Rob [13:27]: Yeah. It seems like more and more this is happening as our space is getting more mature because there are more people self-funding. You would see Patrick McKenzie selling a few. I’ve obviously bought a lot in the past and sold a few. I think Brian Castle sold one or is selling one. [Field Erickson?] selling were [?] but I mean there is becoming a little bit of liquidity as more of us are doing it and I think as we kind of stair-step up, it can either autopilot your old ones or you can sell them and selling them is not a bad idea to get a nice little chunk of cash. Now in the old days, selling them meant putting them on flip and getting 12 to 18 months ‘ worth of profit which was a drag but now if you actually build a good product, you can get 3 years ‘ worth of net and it makes it more realistic to do, right. It makes it more worthwhile I guess I’ll say because it allows you to take that money and then invest it up into more complex products.
Mike [14:17]: Yeah. That ‘s kind of the leveling-up that we’ve kind of talked about a little bit on this podcast in the past. So, it’s good to see that stuff going on though.
Rob [14:24]: Yeah. Our sixth takeaway was from Ted Pitts attendee talk, and Ted is with Moraware Software. He’s one of the co-founders Ted and Harry who have been to a lot of the MicroConfs as well and they run countertop installation software. So it helps countertop installers to schedule and do things like that. And he talked about the most important SaaS metric that no one talks about which was profit, and I thought it was cool because he talked about how they’re doing substantial amount of revenue with only seven employees, and that they’re not a big sexy Silicon Valley startup but they ‘ve been in business for, what was it? 10 years, or 12 years.
Mike [15:01]: Yeah. It ‘s a long time.
Rob [15:03]: Yeah, it is. And you know what, they’re just legit like they’re just around and they’re stable and both of them have [known?] an attendee talks and Harry has been on the podcast back around episode 40 or 50 and they’ve just kind of been around the community and I like their presence, and I like that they’re not going after these big startup ideas even though they have a successful business. They haven’t thought of flipping it and selling it to go after something more sexy, and that they’re really just content to run this highly profitable business that kind of owns this niche and it does really well with it. I think that’s something to be kind of respected. I respect what they have done and I like to hear Ted talk about it in his talk about them at finally achieving profitability even though they ‘ve kind of been profitable for years but just talking about the rough ups and downs of getting here.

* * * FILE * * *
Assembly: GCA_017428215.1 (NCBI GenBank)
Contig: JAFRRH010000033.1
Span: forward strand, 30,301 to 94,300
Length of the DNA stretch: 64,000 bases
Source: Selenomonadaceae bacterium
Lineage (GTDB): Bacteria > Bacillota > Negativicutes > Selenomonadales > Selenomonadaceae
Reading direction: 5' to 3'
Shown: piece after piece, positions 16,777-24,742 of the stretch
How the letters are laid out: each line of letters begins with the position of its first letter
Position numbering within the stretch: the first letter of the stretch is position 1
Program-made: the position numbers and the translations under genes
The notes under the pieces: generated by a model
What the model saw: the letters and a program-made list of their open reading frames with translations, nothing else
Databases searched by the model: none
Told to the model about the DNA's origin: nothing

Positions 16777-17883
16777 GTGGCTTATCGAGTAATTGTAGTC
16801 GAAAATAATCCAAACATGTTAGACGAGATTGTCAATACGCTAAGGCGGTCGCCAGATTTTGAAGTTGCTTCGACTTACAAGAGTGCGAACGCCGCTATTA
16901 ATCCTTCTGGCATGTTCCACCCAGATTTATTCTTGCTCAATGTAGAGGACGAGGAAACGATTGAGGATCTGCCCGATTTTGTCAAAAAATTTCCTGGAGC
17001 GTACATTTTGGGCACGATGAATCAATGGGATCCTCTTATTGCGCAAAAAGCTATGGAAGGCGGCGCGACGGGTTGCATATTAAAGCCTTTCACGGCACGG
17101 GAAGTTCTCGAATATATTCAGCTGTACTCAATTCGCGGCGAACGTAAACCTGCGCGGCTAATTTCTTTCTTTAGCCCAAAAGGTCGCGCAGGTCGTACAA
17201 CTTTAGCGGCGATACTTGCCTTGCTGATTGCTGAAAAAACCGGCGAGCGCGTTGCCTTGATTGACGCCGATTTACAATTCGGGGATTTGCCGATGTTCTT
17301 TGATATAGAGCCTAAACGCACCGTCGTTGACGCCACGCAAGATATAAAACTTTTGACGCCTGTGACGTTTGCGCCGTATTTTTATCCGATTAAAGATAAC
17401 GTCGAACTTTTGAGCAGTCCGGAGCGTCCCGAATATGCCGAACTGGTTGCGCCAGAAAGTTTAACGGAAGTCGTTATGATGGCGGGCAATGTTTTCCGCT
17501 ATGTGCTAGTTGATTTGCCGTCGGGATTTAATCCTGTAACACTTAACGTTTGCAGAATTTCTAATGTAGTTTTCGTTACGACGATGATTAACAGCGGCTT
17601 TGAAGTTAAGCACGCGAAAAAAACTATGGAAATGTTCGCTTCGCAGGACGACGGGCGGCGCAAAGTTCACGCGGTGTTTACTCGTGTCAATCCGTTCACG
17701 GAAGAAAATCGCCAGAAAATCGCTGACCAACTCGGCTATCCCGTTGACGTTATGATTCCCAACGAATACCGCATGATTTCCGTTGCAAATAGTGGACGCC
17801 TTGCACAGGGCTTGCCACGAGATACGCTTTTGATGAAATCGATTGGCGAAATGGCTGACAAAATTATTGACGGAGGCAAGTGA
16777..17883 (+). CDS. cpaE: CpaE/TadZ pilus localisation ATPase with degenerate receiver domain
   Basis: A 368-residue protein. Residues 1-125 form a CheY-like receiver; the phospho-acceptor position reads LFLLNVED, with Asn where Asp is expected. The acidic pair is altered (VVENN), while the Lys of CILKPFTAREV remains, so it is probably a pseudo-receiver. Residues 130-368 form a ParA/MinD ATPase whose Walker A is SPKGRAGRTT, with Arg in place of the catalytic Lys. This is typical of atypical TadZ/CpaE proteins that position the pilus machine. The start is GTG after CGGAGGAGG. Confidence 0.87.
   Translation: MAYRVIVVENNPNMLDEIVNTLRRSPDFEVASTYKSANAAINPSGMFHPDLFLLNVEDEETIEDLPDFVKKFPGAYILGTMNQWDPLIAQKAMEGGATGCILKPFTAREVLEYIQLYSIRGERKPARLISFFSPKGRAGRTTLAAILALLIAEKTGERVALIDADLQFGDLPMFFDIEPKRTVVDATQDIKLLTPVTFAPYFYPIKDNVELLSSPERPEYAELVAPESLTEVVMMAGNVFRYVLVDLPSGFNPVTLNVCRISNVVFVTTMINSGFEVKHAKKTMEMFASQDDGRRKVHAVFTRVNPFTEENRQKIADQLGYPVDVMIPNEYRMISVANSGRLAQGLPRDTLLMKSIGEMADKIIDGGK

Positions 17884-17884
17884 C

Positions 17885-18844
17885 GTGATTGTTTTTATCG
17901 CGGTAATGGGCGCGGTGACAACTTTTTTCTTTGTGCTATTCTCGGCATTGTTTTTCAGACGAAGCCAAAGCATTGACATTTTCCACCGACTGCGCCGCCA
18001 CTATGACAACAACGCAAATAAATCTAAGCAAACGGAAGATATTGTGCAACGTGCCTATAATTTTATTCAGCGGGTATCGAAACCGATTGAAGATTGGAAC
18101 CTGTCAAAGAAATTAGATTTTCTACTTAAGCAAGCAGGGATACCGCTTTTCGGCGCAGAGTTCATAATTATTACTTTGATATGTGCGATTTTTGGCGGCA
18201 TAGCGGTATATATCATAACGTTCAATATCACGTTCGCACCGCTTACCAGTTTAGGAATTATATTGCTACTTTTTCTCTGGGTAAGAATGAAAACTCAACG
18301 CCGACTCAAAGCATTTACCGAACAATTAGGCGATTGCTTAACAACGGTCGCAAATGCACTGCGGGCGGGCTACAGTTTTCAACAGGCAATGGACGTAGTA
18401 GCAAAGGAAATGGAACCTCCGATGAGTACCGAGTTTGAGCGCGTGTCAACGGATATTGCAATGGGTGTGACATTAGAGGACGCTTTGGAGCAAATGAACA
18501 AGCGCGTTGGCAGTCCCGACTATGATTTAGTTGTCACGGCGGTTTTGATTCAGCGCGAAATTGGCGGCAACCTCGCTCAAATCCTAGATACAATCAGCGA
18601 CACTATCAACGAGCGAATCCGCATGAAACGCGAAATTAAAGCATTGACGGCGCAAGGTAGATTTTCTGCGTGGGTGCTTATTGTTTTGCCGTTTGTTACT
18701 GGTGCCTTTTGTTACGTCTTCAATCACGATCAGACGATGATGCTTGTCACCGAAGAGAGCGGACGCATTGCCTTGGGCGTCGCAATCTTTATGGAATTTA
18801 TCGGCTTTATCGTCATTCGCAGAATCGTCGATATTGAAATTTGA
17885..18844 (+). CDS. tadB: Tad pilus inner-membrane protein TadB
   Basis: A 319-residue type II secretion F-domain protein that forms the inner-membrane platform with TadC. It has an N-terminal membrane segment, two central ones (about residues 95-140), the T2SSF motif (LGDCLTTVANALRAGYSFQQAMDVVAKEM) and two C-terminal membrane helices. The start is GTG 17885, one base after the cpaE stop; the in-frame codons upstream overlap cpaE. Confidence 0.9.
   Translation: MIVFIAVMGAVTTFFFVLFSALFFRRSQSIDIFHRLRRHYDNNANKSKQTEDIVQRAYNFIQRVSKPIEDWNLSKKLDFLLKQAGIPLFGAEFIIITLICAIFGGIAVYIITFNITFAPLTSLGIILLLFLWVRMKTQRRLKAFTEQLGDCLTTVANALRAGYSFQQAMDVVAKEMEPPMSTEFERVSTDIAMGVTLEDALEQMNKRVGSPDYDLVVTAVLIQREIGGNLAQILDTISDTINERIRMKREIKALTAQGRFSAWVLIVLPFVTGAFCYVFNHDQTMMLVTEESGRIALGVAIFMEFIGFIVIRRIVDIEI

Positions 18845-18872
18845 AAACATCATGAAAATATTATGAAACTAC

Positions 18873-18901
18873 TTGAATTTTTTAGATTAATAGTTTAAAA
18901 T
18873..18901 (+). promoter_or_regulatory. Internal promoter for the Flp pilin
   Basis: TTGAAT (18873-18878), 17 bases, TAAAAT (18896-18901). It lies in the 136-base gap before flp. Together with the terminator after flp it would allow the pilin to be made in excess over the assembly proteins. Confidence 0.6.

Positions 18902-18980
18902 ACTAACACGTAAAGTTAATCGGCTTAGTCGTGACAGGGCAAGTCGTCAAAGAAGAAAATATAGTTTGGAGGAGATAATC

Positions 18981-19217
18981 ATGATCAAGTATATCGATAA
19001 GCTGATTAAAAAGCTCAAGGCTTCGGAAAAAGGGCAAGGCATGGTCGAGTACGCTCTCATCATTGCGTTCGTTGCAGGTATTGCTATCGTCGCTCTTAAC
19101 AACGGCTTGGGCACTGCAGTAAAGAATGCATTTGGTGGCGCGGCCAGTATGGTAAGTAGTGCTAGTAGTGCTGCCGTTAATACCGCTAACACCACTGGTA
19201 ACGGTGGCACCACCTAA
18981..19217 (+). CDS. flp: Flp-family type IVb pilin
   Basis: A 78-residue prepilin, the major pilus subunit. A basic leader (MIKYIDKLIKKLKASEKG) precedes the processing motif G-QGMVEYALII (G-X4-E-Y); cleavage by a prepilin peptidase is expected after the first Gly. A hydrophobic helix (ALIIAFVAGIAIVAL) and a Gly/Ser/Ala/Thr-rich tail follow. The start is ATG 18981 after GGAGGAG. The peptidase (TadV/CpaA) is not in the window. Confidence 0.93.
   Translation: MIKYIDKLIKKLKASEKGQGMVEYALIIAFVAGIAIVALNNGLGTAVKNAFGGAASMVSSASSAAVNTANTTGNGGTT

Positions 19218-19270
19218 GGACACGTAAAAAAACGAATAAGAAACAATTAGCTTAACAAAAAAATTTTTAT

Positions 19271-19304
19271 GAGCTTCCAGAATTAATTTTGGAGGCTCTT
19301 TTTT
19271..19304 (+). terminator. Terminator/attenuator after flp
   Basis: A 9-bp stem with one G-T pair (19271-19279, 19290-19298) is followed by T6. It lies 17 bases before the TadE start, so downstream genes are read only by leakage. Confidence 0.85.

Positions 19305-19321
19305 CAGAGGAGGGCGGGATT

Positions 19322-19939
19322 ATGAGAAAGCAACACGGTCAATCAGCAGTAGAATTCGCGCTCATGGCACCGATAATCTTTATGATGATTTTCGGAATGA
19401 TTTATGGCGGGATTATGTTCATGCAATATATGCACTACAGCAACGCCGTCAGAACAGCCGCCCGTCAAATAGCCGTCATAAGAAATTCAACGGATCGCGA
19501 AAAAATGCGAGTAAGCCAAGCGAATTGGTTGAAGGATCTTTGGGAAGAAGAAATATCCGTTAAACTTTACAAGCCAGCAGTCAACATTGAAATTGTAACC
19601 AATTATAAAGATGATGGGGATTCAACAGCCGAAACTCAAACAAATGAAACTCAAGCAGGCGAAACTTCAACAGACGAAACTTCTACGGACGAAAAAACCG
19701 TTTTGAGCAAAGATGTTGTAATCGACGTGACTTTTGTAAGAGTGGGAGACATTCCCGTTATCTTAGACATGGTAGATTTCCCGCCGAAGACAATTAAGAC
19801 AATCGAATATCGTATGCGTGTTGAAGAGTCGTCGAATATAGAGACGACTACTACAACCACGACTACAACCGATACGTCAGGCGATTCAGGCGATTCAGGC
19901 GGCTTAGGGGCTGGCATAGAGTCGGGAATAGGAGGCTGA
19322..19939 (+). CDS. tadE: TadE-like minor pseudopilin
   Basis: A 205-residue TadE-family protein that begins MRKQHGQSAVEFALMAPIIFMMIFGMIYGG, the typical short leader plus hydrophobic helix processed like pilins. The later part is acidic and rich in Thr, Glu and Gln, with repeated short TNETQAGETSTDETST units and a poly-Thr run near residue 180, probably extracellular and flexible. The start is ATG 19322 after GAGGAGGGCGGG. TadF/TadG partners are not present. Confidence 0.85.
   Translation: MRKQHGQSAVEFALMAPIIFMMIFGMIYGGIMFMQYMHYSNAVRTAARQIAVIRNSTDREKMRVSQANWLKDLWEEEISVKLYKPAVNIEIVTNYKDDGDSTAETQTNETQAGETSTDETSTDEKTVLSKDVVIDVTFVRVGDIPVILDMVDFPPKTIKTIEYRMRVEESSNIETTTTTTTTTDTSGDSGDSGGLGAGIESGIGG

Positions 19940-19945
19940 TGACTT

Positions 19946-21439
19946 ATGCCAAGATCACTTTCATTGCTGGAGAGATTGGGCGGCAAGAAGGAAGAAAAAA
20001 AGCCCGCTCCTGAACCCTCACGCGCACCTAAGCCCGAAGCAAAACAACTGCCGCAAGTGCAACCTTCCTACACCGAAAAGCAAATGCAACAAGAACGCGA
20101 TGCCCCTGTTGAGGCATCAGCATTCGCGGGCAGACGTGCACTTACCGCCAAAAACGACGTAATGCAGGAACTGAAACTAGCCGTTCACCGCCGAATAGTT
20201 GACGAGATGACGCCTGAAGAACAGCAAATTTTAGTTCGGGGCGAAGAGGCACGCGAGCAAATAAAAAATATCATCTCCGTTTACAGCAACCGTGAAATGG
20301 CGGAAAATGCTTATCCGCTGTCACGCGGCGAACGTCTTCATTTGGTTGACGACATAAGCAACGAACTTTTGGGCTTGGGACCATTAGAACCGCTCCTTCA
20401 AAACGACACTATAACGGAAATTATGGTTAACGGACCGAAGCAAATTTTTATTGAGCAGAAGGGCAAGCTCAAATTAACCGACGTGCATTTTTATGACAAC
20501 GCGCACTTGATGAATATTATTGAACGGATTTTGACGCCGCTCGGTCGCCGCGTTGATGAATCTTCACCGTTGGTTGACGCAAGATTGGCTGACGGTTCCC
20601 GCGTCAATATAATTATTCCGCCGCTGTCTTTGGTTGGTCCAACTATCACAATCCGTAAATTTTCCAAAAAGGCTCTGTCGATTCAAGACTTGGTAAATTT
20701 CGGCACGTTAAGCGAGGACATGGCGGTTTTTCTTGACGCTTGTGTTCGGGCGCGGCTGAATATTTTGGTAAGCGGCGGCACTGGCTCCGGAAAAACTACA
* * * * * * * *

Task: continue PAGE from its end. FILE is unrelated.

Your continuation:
Mike [15:47]: Yeah. I thought it was interesting to how Ted put things into perspective with really just talking about profit. It opens up your options, is really the bottom line. It lets you do things that you might not otherwise have the ability to do and just being able to have that profit around to use as you want it or you need it. Obviously, if you need it then you have to spend that money, but you don ‘t have to spend the money. You can just keep it and there’s nothing wrong with that. There’s nothing wrong with just keeping the money.
Rob [16:12]: Our seventh takeaway from the MicroConf 2015 was from Jordan Gal ‘s attendee talk and he talked about outbound email and called emailing prospects and essentially said doing sales calls, doing sales emails for prospecting and what I like about his talk is it was 12 minutes. It was super actionable. He laid out all the numbers of exactly how much it cost to compile a list, to send the emails, to work with the leads. It was really compact and he showed all the tools that he used, and so, I appreciate that. I think that ‘s something we’ve always tried to do with MicroConf is to have actionable talks that you can basically takeaway and use in your business next week and Jordan has definitely delivered on that.
Mike [16:50]: Yeah. That was a very tactical talk. He told you exactly how to do it. It was basically a play-by-play of this how we do this and this is how you can too, and I thought that that was very, very useful.
Rob [17:01]: I think that ‘s part of the feedback we got from the survey. What’s nice this year is we’re recording this episode but we have already sent the survey and received feedback from the attendees and that is typically not the case. But some of the feedback, as always, it ‘s mixed, right? Some people I want more inspiration, some say less inspiration. But one of the threads that I was noticing is some folks wanted some more tactics and I don’t know quite why that happened this year but it seems like there were some highly tactical talks and maybe fewer technical talks that we’ve typically had.
Mike [17:31]: Yeah, I’m not sure. I think it depends a lot on where people are in their business which is another one of those discussions you and I kind of have to figure out because there ‘s those people who have come back. I asked in the audience, how many people were at the different numbers of MicroConfs and so who was there for the first time, who had gone to one or two, three or four before. And then there were probably a larger number of people there who have been to five MicroConfs than I would’ve thought based on where you are, you’re going to want different amounts of tactics and I think we’d need to go back and take a look at some of the feedback and kind of figure out where people are at before we made those judgment calls. But it’s an interesting discussion to have and an interesting problem to think about. So, you have to look at those things and maybe take those into account as well.